Cookies on this website
We use cookies to ensure that we give you the best experience on our website. If you click 'Continue' we'll assume that you are happy to receive all cookies and you won't see this message again. Click 'Find out more' for information on how to change your cookie settings.

Graduate School

Portrait of RhysRHYS PRYCE (2014 - Present)

Rhys Pryce grew up in mid-Wales and did his undergraduate degree at Bath University where he started out studying Architecture before switching to Biochemistry. Despite apparent differences between the subjects, there are clearly links that make sense: architects structure space, whereas biochemists explore the structure that space has developed via natural selection. No surprise, then, that Rhys is a member of the Wellcome Trust Cellular Structural Biology DPhil programme, supervised by Thomas Bowden and Juha Huiskonen.

Rhys’s work focuses on arenaviruses such as Lassa virus, using structural analysis of their glycoproteins to understand their mechanisms of infection – and hopefully a basis for vaccine development. Rhys is focused on a difficult protein target for structure determination – for example, it has 9 transmembrane α-helices and 33 sugar sidechains – but is making good progress, using crystallography and cryo-electron microscopy in combination. The biggest challenge though is going to be understanding the way in which the proteins are arranged in the virus itself – because it is very polymorphic in structure. Among the other techniques he uses, Rhys is taking an unusual approach to mapping protein arrangements in arenaviruses, by looking at the ways in which X-rays damage his samples, which he can map using mass spectrometry. If he sees damage, he’s identified a region that’s exposed in the assembled structure, and if he doesn’t it’s buried within it.

Rhys was especially attracted by the Wellcome programme he joined – with rotations to inform his final choice of project, and exploring different fields with common techniques or getting training in new approaches. It’s also been very good to benefit from the infrastructure in Oxford. He’s a member of New College which has been a very positive experience – giving contact with interesting people outside the lab – and after a year living in college accommodation now lives out though still in central Oxford, near the river Thames.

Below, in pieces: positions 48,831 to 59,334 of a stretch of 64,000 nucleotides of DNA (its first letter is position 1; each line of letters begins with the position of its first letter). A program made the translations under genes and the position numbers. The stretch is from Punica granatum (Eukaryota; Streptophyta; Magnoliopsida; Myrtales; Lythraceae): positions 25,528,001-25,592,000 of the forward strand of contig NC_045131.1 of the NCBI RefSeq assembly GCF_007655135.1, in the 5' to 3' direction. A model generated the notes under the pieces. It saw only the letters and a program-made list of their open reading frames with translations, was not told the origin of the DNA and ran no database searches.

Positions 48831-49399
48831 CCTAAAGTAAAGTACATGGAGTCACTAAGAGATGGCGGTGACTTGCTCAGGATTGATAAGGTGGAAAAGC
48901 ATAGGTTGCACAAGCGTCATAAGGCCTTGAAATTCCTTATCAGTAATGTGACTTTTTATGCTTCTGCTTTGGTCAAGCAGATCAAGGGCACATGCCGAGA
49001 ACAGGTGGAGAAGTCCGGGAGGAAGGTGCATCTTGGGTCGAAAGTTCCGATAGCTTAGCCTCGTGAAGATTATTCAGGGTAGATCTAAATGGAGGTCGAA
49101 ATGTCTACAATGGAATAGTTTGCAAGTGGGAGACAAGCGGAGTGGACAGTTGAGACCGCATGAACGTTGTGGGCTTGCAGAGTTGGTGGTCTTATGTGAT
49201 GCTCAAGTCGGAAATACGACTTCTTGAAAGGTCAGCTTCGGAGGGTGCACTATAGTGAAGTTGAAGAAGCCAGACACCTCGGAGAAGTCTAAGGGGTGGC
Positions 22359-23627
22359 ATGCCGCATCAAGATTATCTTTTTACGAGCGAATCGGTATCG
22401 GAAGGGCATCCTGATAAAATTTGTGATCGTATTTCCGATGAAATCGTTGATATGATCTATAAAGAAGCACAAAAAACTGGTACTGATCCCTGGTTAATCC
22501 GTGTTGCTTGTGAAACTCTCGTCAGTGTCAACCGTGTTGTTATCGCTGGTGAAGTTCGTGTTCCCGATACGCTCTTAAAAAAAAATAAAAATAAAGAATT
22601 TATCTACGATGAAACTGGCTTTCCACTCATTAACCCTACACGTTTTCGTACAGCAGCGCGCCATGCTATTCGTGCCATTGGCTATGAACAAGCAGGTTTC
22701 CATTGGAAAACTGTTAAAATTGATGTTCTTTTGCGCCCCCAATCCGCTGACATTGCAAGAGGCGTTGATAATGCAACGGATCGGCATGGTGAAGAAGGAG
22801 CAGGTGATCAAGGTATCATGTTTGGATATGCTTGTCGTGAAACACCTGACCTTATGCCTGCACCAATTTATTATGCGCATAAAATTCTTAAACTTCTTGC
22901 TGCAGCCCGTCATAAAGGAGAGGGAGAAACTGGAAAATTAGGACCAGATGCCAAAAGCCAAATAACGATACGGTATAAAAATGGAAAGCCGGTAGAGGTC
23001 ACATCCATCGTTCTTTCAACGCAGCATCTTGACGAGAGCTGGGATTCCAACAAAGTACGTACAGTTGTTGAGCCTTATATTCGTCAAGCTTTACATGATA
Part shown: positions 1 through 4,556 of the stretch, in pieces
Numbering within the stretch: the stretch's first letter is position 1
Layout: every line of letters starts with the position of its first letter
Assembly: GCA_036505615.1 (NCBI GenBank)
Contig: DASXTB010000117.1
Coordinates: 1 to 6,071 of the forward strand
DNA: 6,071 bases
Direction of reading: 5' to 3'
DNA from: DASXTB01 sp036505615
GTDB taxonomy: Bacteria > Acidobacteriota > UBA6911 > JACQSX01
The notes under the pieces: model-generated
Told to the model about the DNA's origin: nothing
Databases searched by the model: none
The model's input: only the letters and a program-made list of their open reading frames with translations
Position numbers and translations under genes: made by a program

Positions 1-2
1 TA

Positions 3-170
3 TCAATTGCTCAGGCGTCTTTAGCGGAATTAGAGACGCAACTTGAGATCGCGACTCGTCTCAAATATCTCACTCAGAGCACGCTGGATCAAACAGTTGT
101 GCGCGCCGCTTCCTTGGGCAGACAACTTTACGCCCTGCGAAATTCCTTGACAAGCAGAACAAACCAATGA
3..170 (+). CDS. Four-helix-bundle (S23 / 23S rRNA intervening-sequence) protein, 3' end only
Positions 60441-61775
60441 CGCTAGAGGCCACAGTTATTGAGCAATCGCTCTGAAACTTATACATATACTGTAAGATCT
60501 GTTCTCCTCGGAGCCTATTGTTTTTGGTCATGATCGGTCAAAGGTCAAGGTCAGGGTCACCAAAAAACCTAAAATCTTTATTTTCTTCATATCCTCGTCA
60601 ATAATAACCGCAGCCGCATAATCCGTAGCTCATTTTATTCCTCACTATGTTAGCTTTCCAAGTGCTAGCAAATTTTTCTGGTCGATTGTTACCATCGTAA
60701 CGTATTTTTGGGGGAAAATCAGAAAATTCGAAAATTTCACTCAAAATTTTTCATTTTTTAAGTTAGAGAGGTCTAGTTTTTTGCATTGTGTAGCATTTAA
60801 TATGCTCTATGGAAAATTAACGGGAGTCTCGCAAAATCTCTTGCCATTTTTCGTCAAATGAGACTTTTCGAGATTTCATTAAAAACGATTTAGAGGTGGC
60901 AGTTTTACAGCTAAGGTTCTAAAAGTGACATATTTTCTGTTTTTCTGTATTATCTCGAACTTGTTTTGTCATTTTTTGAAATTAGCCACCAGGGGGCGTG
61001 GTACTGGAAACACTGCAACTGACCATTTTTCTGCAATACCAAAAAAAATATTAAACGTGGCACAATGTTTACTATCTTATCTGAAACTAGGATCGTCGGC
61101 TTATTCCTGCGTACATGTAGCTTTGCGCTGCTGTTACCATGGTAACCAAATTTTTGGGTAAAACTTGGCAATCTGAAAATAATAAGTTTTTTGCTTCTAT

Flexibility is a necessary thing in research work and also a big plus, but a normal working day for Rhys starts around 10am and runs on to 6 or 7pm. As well as his research Rhys has also enjoyed doing Biological Chemistry classes with Biochemistry degree students at the university. This has been challenging but a great experience – like the DPhil itself, it develops transferable skills and strengthens Rhys’s day-to-day independence.

Outside of science, Rhys still finds ways to explore some of the interests that attracted him to Architecture: he’s currently learning pottery at the local HE college, is a keen photographer and particularly enjoys printmaking. The reproducibility of the printmaker’s art is very pleasing – and links back to the crystallographic work that helped draw him into the structural biology programme in the first place.